Eric Chaim Kline, Bookseller

Eric Chaim Kline, Bookseller
Item #48871 Ruah ha-Hen [The SPIRIT of GRACE - Zech. 12.10]: Physica Hebraea Rabbi Aben Tybbon... hoc est, Spiritus Gratiae, inscribitur, nunc primum edita, et Latina facta. Yehudah ibn Tibbon, Johann Isaac Levita, Moses Maimonides.
Ruah ha-Hen [The SPIRIT of GRACE - Zech. 12.10]: Physica Hebraea Rabbi Aben Tybbon... hoc est, Spiritus Gratiae, inscribitur, nunc primum edita, et Latina facta
Ruah ha-Hen [The SPIRIT of GRACE - Zech. 12.10]: Physica Hebraea Rabbi Aben Tybbon... hoc est, Spiritus Gratiae, inscribitur, nunc primum edita, et Latina facta
Ruah ha-Hen [The SPIRIT of GRACE - Zech. 12.10]: Physica Hebraea Rabbi Aben Tybbon... hoc est, Spiritus Gratiae, inscribitur, nunc primum edita, et Latina facta
Ruah ha-Hen [The SPIRIT of GRACE - Zech. 12.10]: Physica Hebraea Rabbi Aben Tybbon... hoc est, Spiritus Gratiae, inscribitur, nunc primum edita, et Latina facta

Ruah ha-Hen [The SPIRIT of GRACE - Zech. 12.10]: Physica Hebraea Rabbi Aben Tybbon... hoc est, Spiritus Gratiae, inscribitur, nunc primum edita, et Latina facta

Köln [Cologne]: Maternus Cholinus and Jakob Soter, 1555. First Latin diglot edition. Hardcover. Small octavo. A-L16 (= 88 leaves, signed on each side, e.g. A8 verso is signed A16; H9 missigned G9). [16], 157, [2, epigram], [1, blank]pp. Pagination and register run from right to left. Modern quarter sheep over marbled boards, gauffered edges, endleaves renewed. Library stamps and old owner entries at title; early marginal annotation and underlinings in the “Epistola”; text toned, with dampstain affecting bottom quarter of text throughout (not impairing legibility); marginal tear at C7. A good, complete copy with ample margins.

Third edition (per Steinschneider), and the first Latin diglot version of this anonymous introductory work. First published at Venice in 1544, it is notable that a Latin translation appears so soon after a sixteenth-century editio princeps of a Hebrew work. It comprises a commentary on and explanation of difficult terms in Maimonides' Moreh Nevukhim (Guide for the Perplexed), with an elucidation of terminology in the translations of Arabic to Hebrew, as well as the jargon of medieval philosophical literature in general. As the editor of the present edition notes at the title, "Ru'ah Hen has been attributed to the renowned translator, R. Judah ben Saul ibn Tibbon (c. 1120-c. 1190), and to R. Jacob ben Abba Mari ben Samson Anatoli (13th century), also a translator of note. Ibn Tibbon, known as the 'father of translators,' was born in Granada, Spain, but relocated to Lunel in Provence, France, to escape the persecution of the Jews in the former location. He supported himself as a physician, coming into contact with many sages, one of whom R. Meshullam ben Jacob, requested that ibn tibbon translate R. Bahya ibn Paquda's Hovot ha-Levavot into Hebrew. In addition to translating that work from Arabic, ibn Tibbon also translated several other books into Hebrew, among them R. Judah Halevi's Kuzari, R. Saadiah Gaon's Emunot ve-De'ot, and R. Solomon ibn Gabirol's Middot ha-Nefesh and Mivhar Peninim" (Heller). While this is the fourth known printing of the work, it is the first to include vowel points, and the translation of the formerly Jewish convert to Christianity, Johann Isaac Levita (1515-1577), a descendant of Elias Levita, the most famous in his time of those Jews who sought scholarly contact with Christians, and taught Christians Hebrew. As an added bonus, the present edition includes Maimonides' De astrologia epistola elegans. The celebrated English jurist and Hebrew scholar, John Selden, is known to have had a copy of Ruah ha-Hen in his library (Oxford Library note).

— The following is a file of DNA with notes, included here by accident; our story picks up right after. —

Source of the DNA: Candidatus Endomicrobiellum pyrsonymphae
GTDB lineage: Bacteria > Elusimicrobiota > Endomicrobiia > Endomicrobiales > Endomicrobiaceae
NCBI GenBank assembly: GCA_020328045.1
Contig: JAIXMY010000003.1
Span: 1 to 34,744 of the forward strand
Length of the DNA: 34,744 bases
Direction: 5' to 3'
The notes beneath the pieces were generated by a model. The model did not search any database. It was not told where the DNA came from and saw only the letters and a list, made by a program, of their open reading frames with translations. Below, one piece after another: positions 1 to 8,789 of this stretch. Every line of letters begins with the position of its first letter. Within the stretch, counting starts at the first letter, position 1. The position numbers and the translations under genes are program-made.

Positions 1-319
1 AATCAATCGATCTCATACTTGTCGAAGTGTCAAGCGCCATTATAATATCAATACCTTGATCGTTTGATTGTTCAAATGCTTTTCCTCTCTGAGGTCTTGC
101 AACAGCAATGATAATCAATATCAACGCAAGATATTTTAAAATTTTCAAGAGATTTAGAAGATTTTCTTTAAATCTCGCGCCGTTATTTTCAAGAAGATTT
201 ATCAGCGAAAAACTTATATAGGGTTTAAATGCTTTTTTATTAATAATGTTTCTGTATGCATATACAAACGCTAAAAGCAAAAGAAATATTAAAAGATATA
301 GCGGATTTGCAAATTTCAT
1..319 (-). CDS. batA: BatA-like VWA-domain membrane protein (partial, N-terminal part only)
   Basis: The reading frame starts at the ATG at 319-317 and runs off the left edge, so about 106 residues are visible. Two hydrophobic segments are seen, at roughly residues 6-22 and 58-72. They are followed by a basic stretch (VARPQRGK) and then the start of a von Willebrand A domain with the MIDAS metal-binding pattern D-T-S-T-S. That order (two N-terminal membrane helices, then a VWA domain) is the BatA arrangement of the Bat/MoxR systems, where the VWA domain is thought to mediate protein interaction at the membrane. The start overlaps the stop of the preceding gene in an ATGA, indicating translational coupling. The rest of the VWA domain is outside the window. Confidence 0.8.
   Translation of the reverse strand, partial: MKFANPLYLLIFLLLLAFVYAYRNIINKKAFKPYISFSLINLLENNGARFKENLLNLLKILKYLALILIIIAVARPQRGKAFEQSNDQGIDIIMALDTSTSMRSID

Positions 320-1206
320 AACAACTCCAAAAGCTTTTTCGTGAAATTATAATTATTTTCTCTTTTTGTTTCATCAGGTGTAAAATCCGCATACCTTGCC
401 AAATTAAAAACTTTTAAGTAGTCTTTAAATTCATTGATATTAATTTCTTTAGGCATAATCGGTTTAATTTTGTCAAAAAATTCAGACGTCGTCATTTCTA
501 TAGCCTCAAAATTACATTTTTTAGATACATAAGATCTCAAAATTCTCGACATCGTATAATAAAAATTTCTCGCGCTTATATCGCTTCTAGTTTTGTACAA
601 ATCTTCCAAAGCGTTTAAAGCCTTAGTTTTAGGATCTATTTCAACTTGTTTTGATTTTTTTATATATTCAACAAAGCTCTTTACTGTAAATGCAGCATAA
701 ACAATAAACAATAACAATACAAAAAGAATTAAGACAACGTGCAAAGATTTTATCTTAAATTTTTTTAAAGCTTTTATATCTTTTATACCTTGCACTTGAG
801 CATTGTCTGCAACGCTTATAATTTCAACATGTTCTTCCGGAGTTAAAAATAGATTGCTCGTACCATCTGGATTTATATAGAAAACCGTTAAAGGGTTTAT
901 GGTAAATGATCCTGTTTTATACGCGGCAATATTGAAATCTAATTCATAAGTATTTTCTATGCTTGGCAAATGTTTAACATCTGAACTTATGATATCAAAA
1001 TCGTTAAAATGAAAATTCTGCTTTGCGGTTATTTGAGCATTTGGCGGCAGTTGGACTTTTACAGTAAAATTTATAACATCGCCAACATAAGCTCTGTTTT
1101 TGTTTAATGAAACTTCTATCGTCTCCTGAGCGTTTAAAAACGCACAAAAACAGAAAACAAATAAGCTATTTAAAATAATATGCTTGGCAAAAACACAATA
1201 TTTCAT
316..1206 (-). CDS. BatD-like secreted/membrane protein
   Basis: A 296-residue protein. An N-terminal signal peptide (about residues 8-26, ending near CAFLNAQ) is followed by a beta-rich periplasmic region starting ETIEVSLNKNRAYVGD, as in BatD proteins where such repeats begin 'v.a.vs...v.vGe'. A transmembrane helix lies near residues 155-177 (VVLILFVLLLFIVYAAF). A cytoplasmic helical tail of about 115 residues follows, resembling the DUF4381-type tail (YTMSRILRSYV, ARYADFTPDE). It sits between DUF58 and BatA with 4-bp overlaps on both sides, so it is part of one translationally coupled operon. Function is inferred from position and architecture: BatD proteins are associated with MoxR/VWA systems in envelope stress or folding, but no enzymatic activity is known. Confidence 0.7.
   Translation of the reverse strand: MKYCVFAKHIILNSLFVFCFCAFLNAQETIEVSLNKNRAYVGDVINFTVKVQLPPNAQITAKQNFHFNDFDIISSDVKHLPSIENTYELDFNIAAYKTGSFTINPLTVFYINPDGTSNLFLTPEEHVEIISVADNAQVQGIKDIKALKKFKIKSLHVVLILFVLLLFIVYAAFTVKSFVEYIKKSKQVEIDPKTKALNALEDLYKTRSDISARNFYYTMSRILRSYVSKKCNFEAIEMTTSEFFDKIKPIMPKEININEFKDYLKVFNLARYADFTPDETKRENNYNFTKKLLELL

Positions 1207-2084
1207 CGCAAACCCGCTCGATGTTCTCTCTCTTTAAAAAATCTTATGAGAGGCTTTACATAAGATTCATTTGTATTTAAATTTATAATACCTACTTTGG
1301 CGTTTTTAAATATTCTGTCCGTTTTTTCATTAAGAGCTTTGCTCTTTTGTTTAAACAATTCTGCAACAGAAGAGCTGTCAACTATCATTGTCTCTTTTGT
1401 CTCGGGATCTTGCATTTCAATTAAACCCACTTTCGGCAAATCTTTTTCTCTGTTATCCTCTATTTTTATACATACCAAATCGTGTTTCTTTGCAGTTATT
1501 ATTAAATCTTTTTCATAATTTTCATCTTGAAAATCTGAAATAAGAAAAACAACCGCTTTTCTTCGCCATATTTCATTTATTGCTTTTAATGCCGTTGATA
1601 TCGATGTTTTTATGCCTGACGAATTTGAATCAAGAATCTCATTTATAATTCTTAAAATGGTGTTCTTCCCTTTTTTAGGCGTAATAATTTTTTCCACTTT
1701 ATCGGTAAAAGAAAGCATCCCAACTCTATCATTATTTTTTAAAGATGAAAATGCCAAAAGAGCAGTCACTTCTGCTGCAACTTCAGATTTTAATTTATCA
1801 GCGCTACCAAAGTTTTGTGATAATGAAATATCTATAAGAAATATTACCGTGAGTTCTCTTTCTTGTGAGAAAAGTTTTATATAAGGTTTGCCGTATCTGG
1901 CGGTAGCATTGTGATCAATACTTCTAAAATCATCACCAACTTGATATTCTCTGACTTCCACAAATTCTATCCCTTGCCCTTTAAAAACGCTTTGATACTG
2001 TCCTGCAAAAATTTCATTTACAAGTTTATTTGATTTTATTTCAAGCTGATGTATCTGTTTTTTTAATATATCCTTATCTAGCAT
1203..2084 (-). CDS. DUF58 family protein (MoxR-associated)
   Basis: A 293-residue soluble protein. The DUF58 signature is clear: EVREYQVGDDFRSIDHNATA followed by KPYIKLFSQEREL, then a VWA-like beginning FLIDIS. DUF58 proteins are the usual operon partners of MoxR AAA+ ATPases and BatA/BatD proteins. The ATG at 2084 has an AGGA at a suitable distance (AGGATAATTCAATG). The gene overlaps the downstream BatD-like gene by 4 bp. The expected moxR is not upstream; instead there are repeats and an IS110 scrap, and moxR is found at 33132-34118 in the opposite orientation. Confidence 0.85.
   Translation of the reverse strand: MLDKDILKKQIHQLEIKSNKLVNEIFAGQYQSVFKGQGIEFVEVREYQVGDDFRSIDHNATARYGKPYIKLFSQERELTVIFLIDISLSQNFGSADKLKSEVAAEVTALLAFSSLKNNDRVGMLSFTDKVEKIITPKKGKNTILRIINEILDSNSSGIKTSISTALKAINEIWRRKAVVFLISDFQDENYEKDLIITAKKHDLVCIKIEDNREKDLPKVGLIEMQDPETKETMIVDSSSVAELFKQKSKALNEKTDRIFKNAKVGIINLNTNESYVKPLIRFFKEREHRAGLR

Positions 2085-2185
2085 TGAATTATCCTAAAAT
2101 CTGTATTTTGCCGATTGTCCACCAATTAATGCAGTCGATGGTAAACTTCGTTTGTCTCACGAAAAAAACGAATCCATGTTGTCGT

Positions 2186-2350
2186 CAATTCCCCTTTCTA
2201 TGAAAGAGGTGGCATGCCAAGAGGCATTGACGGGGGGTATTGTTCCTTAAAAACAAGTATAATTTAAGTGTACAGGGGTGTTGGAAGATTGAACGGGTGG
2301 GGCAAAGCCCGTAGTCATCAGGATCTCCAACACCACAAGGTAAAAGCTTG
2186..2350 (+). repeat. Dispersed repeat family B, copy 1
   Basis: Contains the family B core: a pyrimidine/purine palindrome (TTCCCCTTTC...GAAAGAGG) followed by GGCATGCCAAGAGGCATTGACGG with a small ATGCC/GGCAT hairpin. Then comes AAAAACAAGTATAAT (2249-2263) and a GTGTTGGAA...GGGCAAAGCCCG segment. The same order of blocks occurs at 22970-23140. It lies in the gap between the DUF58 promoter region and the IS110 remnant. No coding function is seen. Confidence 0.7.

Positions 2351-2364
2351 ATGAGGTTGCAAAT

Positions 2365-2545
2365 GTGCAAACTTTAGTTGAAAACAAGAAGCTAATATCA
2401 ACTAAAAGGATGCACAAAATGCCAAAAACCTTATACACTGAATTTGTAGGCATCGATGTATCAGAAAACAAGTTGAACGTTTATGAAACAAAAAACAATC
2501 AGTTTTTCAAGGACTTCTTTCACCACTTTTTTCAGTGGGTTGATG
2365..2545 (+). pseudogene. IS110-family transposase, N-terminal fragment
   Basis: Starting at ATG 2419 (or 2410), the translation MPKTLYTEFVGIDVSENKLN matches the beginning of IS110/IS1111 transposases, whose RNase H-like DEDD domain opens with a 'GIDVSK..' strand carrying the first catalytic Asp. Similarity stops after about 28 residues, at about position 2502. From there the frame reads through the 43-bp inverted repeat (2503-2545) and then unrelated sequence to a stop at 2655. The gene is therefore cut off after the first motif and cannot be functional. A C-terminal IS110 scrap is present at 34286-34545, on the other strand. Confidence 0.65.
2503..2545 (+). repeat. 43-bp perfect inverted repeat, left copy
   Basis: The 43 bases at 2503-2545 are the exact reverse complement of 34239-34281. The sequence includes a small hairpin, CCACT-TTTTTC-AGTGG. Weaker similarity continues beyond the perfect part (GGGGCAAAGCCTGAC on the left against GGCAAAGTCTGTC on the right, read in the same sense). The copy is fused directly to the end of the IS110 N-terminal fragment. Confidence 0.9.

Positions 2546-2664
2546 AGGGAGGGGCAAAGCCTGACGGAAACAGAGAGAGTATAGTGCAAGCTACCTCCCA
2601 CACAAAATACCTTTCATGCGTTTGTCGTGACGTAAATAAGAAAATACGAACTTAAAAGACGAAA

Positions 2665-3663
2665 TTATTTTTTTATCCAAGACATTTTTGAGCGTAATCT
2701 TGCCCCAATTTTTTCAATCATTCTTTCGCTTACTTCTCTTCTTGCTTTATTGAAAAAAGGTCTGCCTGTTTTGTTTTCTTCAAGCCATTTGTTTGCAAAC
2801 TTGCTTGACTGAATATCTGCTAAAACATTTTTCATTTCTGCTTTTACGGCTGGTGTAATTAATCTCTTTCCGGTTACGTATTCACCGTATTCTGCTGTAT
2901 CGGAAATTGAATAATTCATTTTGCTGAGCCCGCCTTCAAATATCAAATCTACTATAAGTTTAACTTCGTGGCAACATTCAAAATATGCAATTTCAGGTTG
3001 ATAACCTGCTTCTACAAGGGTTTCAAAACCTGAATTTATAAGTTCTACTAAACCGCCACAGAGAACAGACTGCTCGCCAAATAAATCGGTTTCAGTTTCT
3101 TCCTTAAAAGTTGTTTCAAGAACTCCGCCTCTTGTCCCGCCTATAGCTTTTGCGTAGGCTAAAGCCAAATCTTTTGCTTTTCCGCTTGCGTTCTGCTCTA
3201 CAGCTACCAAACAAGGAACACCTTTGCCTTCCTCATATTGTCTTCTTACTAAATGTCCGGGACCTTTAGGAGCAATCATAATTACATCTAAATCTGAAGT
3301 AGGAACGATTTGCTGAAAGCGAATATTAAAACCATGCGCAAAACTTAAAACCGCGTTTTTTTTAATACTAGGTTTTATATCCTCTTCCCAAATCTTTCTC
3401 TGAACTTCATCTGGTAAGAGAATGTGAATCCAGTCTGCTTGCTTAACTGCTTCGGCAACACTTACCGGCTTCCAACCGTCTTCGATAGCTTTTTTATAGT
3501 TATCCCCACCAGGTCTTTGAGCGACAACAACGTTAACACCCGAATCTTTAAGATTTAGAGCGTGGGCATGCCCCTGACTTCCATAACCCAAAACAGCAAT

Adams J-403. Cf. Heller, The Sixteenth Century Hebrew Book, 815 (noting the present ed.). Steinschneider 1, col. 639; no. 4038. VD 16 I1. Good. Item #48871

Hebrew title: רוח החן.

Price: $1,500.00

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